High levels of gamma glutamyltransferase (gamma-GT) and alanine aminotransferase (ALT), as well as fatty liver index (FLI) has been associated with higher cardiovascular disease risk factors in adults. The aim of this study was to examine the relationship between gamma-GT, ALT, and fatty liver index FLI levels across a gradient number of ideal cardiovascular health metrics in a representative sample of adults from the Chilean National Health Survey 2009–2010. Data from 1,023 men and 1,449 women (≥ 15 years) from the Chilean Health Survey 2009–2010 were analyzed. Ideal cardiovascular health was defined as meeting ideal levels of the following components: four behaviours (smoking, body mass index, physical activity and diet adherence) and three factors (total cholesterol, blood pressure and fasting glucose). Adults were grouped into three categories according to their number of ideal cardiovascular health metrics: ideal (5–7 metrics), intermediate (3–4 metrics), and poor (0–2 metrics). Blood levels of gamma-GT and ALT were measured and the FLI was calculated. A higher number of ideal cardiovascular health index metric was associated with lower gamma-GT, ALT and FLI (p from trend analysis <0.001). Also, adults meeting at least 3–4 metrics were predicted less likely to have prevalence of abnormal levels of gamma-GT and FLI (p<0.001) compared to adults who met only 0–2 metrics. These findings reinforce the usefulness of the ideal cardiovascular health metrics proposed by the American Heart Association as a tool to identify target subjects and promote cardiovascular health in South-American adults.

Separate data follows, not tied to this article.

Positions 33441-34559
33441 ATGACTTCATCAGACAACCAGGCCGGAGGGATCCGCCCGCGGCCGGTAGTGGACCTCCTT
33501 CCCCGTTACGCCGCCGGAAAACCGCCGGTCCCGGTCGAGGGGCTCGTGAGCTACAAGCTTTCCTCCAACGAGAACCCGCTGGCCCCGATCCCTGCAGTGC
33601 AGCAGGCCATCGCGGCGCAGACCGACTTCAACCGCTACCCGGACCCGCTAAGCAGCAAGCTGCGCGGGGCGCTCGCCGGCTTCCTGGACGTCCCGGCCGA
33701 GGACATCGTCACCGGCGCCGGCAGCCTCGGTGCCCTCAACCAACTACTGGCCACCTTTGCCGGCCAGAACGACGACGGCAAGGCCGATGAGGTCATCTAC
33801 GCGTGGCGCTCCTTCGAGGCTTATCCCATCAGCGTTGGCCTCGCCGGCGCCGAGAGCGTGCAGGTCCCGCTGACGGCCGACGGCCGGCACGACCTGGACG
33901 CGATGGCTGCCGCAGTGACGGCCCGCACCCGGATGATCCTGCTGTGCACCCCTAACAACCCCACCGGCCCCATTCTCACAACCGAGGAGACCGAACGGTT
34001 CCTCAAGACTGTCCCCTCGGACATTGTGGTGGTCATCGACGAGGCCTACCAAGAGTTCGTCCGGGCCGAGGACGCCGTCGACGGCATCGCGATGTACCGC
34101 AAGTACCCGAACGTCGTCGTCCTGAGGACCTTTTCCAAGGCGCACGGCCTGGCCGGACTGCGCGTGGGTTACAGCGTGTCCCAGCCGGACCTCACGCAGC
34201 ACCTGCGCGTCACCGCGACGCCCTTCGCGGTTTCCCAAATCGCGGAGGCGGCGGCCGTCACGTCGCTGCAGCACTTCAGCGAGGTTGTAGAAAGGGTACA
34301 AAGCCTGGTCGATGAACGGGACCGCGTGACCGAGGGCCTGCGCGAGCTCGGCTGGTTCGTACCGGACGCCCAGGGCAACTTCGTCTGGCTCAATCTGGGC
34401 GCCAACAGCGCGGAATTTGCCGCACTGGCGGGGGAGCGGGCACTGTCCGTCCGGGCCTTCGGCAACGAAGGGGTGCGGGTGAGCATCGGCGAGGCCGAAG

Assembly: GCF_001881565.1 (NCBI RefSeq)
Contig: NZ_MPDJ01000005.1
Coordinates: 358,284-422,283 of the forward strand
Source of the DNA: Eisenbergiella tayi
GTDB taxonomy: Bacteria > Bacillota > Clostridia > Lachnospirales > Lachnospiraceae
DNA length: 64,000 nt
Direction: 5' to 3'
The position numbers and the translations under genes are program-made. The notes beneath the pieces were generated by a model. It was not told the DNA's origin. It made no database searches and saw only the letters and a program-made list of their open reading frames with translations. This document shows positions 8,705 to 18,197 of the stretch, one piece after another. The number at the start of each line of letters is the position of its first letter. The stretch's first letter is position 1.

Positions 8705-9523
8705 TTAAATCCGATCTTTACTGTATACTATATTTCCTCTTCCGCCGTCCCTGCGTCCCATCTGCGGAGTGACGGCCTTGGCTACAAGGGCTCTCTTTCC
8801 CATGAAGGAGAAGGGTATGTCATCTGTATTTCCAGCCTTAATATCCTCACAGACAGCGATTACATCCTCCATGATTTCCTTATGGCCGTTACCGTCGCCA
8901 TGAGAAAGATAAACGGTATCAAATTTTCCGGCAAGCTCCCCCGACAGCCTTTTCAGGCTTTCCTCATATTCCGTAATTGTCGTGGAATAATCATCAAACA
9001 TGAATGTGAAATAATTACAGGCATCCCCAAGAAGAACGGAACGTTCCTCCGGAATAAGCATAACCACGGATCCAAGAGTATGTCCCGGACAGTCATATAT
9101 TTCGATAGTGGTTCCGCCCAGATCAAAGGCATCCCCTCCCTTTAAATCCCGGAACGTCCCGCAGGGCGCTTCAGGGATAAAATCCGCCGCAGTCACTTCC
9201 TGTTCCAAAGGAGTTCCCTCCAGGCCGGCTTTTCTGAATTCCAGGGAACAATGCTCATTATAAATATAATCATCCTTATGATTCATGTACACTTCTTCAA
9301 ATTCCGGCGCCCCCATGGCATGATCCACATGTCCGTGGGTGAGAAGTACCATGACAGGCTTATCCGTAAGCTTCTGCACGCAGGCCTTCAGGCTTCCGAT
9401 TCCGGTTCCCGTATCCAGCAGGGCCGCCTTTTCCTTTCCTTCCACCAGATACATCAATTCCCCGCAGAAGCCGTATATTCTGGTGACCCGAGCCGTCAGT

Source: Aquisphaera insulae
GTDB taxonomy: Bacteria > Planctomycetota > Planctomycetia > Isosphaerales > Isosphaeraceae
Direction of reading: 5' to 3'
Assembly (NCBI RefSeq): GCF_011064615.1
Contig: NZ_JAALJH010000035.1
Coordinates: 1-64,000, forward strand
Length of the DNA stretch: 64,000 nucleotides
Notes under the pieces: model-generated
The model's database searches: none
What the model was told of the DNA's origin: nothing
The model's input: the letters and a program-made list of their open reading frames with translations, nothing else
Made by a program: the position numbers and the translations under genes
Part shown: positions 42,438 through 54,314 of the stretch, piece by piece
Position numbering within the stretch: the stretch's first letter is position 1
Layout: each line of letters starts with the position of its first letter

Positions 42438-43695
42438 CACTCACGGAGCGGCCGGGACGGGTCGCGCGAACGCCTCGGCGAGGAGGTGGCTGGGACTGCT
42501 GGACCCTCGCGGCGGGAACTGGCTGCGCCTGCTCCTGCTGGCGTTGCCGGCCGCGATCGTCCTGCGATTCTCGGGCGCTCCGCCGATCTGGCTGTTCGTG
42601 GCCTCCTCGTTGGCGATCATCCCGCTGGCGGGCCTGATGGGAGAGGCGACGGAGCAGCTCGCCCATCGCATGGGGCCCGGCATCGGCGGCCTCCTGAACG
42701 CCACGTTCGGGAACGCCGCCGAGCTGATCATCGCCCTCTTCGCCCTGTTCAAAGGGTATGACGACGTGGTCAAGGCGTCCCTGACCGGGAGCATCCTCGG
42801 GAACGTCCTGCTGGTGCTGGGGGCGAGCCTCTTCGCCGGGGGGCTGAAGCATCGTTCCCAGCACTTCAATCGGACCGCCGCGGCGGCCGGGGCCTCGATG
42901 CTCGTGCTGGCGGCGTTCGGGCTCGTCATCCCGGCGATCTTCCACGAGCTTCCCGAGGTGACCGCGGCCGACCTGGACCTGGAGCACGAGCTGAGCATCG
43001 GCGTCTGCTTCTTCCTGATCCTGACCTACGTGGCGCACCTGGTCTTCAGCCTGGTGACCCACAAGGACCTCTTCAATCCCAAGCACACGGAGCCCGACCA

All Science Journal Classification (ASJC) codes
- Biochemistry, Genetics and Molecular Biology(all)
- Agricultural and Biological Sciences(all)